The original contract was issued by the Canadian General Life Insurance Company on Sept. 16, 1983. The policy was subsequently taken over by Westbury Life and then, as a result of a corporate amalgamation in July 2000, RBC Life Insurance Company (RBC Life) became the life insurance carrier, but the terms of the contract remained otherwise unchanged. The policy contained the following provision, which was the basis of the tax case:
Refund of Premium - This rider (ROP) provides for full refund of accumulated premiums, policy fees and premiums for the rider (without interest) upon death or Age 70.
For 2005, the taxpayer filed his tax return reporting total income of about $21,200 from primarily OAS, CPP and pension income from employment. The CRA reassessed the return and added $24,909 to the taxpayer's income in respect of the surrender of the life insurance policy in question in September 2005. The taxpayer appealed using the informal appeal procedure.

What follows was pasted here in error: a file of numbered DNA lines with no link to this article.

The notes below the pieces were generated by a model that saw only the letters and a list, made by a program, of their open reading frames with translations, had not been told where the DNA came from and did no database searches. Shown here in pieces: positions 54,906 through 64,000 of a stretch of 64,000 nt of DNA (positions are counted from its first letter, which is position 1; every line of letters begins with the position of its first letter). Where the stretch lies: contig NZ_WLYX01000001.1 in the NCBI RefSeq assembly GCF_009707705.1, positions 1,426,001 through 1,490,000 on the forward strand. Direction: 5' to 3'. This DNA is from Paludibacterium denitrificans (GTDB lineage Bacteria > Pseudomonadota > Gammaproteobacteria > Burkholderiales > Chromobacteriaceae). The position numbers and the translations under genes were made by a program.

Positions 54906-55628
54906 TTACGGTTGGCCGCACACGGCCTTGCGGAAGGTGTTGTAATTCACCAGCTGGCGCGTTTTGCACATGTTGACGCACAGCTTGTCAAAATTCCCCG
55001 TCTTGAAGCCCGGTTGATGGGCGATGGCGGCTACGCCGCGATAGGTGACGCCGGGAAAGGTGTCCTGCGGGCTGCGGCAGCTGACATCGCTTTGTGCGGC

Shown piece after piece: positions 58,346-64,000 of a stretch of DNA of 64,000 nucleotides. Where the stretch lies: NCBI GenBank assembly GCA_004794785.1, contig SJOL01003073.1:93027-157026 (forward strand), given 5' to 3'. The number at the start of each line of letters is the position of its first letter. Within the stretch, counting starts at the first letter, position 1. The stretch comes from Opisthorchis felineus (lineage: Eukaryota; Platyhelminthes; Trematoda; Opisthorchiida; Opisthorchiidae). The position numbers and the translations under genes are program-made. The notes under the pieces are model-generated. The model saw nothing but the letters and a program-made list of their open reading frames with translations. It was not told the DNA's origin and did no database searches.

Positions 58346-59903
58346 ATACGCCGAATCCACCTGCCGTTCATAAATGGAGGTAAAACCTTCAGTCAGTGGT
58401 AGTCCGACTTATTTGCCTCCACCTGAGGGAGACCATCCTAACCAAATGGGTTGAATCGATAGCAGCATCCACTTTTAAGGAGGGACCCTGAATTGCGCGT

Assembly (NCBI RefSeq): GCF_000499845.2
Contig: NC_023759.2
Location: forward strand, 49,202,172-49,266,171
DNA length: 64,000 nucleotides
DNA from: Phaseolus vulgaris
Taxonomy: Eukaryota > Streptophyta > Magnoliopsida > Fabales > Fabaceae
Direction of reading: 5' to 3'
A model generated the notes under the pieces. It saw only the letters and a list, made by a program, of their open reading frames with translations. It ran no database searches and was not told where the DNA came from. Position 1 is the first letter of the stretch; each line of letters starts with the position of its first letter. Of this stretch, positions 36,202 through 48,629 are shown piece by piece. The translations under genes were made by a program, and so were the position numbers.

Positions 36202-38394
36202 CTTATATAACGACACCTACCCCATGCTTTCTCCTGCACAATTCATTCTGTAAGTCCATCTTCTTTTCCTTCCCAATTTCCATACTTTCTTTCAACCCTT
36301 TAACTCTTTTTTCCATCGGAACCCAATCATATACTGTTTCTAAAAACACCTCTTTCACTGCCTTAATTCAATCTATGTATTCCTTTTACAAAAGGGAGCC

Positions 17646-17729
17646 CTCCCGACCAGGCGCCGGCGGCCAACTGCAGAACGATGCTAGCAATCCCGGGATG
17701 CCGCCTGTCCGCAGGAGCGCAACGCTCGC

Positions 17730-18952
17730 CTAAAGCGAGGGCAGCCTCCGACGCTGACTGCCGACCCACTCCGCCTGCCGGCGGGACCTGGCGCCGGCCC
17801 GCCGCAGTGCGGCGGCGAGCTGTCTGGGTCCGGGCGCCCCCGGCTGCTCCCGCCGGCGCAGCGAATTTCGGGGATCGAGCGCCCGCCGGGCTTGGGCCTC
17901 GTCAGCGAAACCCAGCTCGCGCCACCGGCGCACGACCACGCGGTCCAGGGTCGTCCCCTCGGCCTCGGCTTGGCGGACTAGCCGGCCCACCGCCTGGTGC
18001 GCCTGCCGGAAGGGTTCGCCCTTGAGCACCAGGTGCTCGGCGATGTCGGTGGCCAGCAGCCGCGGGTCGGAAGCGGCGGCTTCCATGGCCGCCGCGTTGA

The taxpayer also contacted RBC Life in December 2006 following receipt of the Notice of Reassessment. RBC determined that the T5 slip issued for the 2005 taxation year overreported the amount of taxable gain. The T5 should have been for $23,888.04 instead of $24,909. The reason for the difference was that the premiums under the policy were modified a number of times over the course of the contract and some of those modifications were not properly reflected in the cumulative premium calculation. As a result, the policy gain calculation needed to be modified and an amended T5 was issued. The court accepted the modification.The calculation of the proper taxable gain on disposition of the policy is as follows:
Sum of Premiums paid excluding Double Indemnity and Waiver of Premium Benefits - $22,090.37
Less: Total NCPI (net cost of pure insurance) - 21,069.17
Policy ACB (adjusted cost basis)- 1,021.20
Amount of Disposition - 24,909.20
Less: Policy Adjusted Cost Basis (ACB) - 1,021.20
Reportable Gain on Disposition - $23,888.04